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Infinite Series and Mathematica

The following lesson is designed to show you how to work with series in Mathematica and to improve
your understanding of infinite series as a sequence of partial sums.
(Dont forget: To execute code in Mathematica, press Shift-Enter or just Enter on the number pad.)

Visualizing Sequences
Lets start by exploring the p-series

and the harmonic series

To see the first 20 terms in the sequence

If you prefer decimals, type and execute N[%] for numerical approximations of the previous output.
Create a list of coordinates to graph: Table[{n,1/n^2},{n,1,20}]
To graph these points type and execute: ListPlot[Table[{n,1/n^2},{n,1,20}]]
Note: You can copy-and-paste the line above into the new code after ListPlot[

Repeat these steps for the harmonic series. To make this graph red, type ,PlotStyle->Hue[1]
just before the last ] in the ListPlot command. Dont forget the comma. To make the points
larger, insert ,PlotStyle->{Hue[1],PointSize[0.02]} instead.
What do you notice about each of these sequences? Which test does this relate to for the series?
With the analysis thus far, what can we say about the convergence or divergence of the series?

type and execute: Table[1/n^2,{n,1,20}]

Finding the Sums


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To add the first 20 terms in the p-series, type and execute: Sum[1/n^2,{n,1,20}]
Move the cursor back to the Sum command, change the 20 to 200, and re-execute.
Try 2000. Yikes! Thats the largest fraction Ive ever seen!
To get a numerical approximation to this most recent output, type and execute: N[%]

Lets create the sequence of the first 20 partial sums for the p-series.
- Type and execute Table[Sum[1/n^2,{n,1,m}],{m,1,20}]//N
(The //N converts the output to decimal form without seeing the fractions first.)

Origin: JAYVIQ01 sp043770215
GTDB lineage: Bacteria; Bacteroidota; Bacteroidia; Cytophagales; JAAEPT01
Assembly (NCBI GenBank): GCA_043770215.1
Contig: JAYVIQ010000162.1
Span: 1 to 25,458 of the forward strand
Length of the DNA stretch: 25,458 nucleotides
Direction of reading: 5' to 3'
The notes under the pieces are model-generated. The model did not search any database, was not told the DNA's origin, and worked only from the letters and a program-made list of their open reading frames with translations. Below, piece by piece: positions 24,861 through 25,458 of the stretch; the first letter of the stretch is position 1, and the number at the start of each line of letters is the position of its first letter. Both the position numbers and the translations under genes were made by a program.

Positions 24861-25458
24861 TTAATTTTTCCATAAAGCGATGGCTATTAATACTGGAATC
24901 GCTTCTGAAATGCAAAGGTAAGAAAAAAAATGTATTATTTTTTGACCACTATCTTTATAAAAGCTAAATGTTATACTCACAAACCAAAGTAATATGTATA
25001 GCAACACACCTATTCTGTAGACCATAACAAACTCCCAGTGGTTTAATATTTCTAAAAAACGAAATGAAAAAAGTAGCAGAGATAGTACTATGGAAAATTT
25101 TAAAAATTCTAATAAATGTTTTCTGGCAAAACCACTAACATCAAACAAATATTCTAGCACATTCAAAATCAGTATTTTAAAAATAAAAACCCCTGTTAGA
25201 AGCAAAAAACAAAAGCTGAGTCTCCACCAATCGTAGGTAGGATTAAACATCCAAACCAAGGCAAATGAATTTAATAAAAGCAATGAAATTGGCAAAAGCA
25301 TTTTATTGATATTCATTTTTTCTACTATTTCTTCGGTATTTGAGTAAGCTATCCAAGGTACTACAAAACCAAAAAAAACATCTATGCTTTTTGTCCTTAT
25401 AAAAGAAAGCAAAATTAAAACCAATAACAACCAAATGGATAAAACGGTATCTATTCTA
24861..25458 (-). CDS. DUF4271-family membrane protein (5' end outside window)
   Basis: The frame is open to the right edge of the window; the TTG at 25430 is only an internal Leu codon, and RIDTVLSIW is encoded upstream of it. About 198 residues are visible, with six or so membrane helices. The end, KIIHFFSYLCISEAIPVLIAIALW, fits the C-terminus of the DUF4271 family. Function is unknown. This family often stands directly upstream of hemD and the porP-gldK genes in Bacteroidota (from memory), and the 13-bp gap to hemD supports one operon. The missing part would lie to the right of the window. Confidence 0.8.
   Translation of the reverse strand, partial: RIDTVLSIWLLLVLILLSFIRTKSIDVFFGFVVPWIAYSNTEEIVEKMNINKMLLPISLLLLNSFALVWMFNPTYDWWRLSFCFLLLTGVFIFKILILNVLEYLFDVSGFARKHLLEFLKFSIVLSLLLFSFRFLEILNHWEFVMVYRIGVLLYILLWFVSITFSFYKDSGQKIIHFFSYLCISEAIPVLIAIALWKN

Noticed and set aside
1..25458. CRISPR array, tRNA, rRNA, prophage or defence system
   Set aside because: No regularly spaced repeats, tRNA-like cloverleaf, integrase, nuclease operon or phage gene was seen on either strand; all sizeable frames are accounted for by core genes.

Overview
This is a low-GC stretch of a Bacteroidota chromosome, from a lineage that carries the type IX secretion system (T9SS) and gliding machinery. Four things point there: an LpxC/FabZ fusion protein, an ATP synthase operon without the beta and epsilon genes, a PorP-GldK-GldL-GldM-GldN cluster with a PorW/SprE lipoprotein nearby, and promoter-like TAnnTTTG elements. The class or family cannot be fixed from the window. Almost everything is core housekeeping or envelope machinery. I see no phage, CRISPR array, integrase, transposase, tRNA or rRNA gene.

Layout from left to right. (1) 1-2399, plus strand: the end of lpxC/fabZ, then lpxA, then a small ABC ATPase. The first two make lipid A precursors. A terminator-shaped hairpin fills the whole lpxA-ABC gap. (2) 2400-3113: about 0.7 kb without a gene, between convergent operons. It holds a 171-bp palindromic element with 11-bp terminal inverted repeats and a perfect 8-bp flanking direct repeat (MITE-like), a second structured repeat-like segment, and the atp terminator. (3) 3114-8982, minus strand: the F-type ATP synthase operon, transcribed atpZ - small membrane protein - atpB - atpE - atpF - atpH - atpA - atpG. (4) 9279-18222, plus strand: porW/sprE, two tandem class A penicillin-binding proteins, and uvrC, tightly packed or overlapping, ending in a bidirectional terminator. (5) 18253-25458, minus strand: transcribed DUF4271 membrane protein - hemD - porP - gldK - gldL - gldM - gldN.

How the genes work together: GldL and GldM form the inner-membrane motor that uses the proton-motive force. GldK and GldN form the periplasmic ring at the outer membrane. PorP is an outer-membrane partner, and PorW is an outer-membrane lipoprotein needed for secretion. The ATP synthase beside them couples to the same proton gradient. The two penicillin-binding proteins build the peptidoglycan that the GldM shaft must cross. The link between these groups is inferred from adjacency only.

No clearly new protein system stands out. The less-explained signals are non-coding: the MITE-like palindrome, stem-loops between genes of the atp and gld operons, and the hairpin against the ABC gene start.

- What do you notice about this new sequence? Does it appear to be converging? If so, to what?
Change the 20 to 200, and re-execute. Try 2000. What do you think now?
For a convergent series, Mathematica can find the infinite sum:
Sum[1/n^2,{n,1,Infinity}]
Find the numerical approximation for this value. How does it compare to S2000?
Return to the line of code that generated the first 2000 partial sums.
Change {m,1,2000} to {m,1,3000,100} This counts to 3000 by 100s. Try to 5000 by 1000s.
(Note: If you make the numbers too large, it will take a long time to calculate.)

Repeat this section for the harmonic series.

-CONTINUED -

Infinite Series and Mathematica Page 2

Graphing the Sequence of Partial Sums


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Return to the end of your code.


To graph the sequence of partial sums, we will follow the same basic pattern. However were going
to name the graphs this time so we can use them later. First the p-series.
plot1 = ListPlot[Table[{m, Sum[1/n^2, {n, 1, m}]}, {m, 1, 20}]]
This graphs the sequence of the first 20 partial sums. What do you notice about this sequence?
Graph the sequence of the first 20 partial sums for the harmonic series in red.
plot2=ListPlot[Table[{m,Sum[1/n,{n,1,m}]},{m,1,20}],PlotStyle->Hue[1]]
What do you notice about this sequence of partial sums?

To compare both sequences, lets graph them together: Show[plot1, plot2]


Does this result make sense?

To explore this further, change the p-series to 5/n2 and re-execute ListPlot and Show.
Now what do you see? What do you think will happen as we plot more partial sums?

Download the example code from Ms. Browns web site to make this next part easier.
www.abbymath.com ~ Mathem atica Files ~ Find Infinite Series and Mathematica and download the example code.

Execute the code. You should see the same three plots you just created.
To plot the first 200 partial sums, change nmax=20; to nmax=200; and re-execute.
Does this tell you anything new?
Try nmax=2000; but also change countby=10; to countby=100;
Now, what do you see? Try nmax=3000;

What do you think would happen if you changed 5/n2 to 5000/n2 ? Or 5,000,000/n2 ?
What does this tell you about series convergence?

Further Examples and Exploration


Use what you learned about infinite series and Mathematica to determine and illustrate the convergence
or divergence of the following series.

1.

2.

3.

The codes for these expressions are listed below. If you define it as a function a(n) as below, you can
work with it more easily. Also, you can find any term you want by inserting it into the function.
1. a[n_] = (n/(3n + 1))^n
2. a[n_] = (-1)^(n - 1)Sqrt[n]/(5n + 1)
3. a[n_] = Log[n]/Sqrt[n] (For ln in Mathematica, use Log[expression])

A B B Y B R O W N - www.abbymath.com - 10/2002